Mexico Aggies. Many were the stories that
were swapped: recalled was the time when J.
Taliaferro and Buck Ballard shot off the corner
of the Main Building with a loaded cannon,
when diplomas were pasted on telephone poles
like circus posters, when Col. Barlow's horse,
Bessie, appeared in a bright new coat of paint,
when "At East" Letcher was busy engineering,
trenches, when the cow was put in Henning's
room. Recalled too was the C Barracks fire
department, which held daily after-taps fire
drills, also, the C Barracks bank failure, involv-
ing President Exline, also, Bessie Barlow's
Bouncing Baby Boys, and "Jelly" West's trunk-
ful of canned soups. And many a laugh was
stimulated by the very recent memory of Lieut.
D. H. H. Starr's timely cannon salute to Governor
J. F. Hinkle.
Colonel Willson's sudden death on August 1,
1922, brought Col. J. C. Troutman to the helm
of school affairs. During his four year tenure,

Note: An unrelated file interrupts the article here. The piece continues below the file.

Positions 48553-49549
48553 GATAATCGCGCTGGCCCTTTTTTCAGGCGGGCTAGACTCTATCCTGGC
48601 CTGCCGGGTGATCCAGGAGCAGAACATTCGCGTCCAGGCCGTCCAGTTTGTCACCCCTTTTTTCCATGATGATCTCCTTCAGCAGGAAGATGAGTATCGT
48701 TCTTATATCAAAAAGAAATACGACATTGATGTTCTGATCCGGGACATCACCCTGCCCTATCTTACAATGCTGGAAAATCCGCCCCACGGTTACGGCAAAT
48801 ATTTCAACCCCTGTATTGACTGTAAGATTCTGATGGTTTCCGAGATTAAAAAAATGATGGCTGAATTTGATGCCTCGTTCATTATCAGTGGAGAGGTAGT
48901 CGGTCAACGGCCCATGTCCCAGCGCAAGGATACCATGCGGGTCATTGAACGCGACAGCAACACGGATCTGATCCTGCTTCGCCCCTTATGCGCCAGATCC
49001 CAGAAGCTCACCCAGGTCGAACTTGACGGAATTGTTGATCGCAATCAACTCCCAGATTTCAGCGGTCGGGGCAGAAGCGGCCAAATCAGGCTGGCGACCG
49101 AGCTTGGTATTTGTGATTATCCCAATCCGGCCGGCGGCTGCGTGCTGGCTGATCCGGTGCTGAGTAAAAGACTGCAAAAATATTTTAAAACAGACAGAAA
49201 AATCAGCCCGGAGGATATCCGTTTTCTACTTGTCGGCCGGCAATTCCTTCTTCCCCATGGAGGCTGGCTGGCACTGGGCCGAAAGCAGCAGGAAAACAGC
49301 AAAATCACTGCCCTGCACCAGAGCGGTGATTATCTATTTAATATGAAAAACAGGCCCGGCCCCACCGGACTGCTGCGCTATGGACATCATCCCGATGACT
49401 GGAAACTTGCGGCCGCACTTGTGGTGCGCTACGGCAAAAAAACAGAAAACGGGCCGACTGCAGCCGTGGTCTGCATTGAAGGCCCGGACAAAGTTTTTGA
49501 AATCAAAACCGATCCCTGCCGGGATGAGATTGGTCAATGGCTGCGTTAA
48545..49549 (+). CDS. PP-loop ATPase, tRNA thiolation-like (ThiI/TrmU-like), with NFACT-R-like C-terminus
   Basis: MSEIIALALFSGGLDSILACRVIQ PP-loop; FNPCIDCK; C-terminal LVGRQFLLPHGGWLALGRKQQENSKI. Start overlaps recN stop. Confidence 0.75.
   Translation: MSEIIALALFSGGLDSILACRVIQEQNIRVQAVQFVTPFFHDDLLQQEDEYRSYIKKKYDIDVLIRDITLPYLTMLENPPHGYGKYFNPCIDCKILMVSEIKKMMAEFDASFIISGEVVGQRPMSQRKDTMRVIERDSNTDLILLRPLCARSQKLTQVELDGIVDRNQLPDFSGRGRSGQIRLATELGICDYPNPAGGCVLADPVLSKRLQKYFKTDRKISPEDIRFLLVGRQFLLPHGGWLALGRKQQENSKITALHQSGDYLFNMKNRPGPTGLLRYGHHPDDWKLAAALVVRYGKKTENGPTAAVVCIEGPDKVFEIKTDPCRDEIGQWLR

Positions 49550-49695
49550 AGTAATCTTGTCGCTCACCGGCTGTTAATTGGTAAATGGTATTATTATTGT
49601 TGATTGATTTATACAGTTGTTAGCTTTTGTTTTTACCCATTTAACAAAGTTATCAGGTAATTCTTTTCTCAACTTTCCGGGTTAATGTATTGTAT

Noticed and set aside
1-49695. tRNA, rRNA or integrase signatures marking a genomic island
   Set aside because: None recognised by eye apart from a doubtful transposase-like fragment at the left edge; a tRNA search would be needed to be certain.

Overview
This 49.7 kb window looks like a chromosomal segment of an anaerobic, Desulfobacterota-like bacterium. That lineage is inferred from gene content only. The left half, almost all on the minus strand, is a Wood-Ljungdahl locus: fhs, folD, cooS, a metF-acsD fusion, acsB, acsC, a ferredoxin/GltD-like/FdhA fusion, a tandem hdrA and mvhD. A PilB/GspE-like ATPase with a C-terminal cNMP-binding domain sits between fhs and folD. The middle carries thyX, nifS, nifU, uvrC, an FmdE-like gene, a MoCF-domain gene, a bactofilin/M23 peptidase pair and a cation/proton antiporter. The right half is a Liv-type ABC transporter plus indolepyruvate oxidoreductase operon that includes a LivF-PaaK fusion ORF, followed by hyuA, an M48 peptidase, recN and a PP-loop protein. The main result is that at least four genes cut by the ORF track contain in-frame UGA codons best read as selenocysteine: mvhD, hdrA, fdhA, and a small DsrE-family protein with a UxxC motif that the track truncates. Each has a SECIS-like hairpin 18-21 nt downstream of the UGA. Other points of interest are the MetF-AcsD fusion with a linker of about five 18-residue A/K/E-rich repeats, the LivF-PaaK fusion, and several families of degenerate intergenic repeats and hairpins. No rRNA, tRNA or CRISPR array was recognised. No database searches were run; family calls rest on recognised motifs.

the school strengthened its academic standing and
doubled its enrollment.
Colonel D. C. Pearson was called to the
Superintendency in 1926 to succeed Col. Trout-
man, resigned. The past seventeen years have
fittingly climaxed the earlier years of steady
growth. A magnificent, harmonious plant has
been erected. Complete academic recognition
has been achieved. The high standard of mili-
tary proficiency has been maintained. Athletic
prowess has been intelligently fostered.
Growing recognition has forced a limitation
of enrollment to plant accommodations. And
again the Institute is proving the value of her
training in discipline, leadership and citizenship,
in a world at war. Two thousand of her sons
have already volunteered their trained services.
Many have already won distinction and some
have given their lives. The Institute is gearing
her entire facilities to the emergency of the world
crisis. She is schooling men in self forgetfulness,
in contempt for fear, is fostering the love of God,
of liberty and country. She is doing her job
well, many a man in uniform bears her stamp of
character on his face and in his soul.